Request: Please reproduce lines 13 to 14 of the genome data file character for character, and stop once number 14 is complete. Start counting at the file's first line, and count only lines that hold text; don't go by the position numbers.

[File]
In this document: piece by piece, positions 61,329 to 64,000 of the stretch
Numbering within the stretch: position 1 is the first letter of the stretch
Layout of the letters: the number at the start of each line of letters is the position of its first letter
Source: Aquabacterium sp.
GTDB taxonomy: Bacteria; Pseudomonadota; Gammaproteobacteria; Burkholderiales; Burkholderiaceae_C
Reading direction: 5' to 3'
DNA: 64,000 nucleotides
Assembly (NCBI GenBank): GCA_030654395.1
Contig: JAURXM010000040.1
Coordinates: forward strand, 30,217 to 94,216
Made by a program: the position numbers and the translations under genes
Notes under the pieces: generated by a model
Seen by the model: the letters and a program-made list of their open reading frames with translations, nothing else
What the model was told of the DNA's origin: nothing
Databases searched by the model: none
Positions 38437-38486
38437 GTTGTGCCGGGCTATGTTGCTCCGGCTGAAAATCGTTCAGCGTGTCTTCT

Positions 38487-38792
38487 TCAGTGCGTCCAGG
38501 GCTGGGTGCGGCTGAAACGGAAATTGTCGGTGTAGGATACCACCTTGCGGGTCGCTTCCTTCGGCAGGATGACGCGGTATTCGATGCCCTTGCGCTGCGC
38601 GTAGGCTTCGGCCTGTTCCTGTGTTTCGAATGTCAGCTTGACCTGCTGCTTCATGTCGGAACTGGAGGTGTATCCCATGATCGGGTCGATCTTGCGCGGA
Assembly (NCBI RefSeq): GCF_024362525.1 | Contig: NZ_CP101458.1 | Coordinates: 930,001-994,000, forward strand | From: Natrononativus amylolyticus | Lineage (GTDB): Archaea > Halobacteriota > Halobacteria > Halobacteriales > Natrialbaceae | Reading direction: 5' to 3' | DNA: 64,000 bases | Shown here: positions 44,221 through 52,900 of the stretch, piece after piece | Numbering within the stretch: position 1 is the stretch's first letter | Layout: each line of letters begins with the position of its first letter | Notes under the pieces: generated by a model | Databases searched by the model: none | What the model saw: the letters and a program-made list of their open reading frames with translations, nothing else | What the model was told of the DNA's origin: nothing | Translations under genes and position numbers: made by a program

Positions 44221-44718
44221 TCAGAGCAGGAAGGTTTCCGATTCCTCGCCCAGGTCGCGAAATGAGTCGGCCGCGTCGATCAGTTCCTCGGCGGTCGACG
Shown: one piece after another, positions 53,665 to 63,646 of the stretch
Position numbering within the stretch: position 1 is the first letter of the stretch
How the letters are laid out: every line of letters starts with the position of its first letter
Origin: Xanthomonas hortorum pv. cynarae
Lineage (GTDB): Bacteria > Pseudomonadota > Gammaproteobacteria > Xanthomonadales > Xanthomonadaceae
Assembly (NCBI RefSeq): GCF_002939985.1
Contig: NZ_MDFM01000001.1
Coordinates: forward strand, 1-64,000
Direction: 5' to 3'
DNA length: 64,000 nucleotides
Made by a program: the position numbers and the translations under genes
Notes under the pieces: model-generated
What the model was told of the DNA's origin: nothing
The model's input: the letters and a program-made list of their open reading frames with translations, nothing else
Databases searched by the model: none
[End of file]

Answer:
Seen by the model: the letters and a program-made list of their open reading frames with translations, nothing else
What the model was told of the DNA's origin: nothing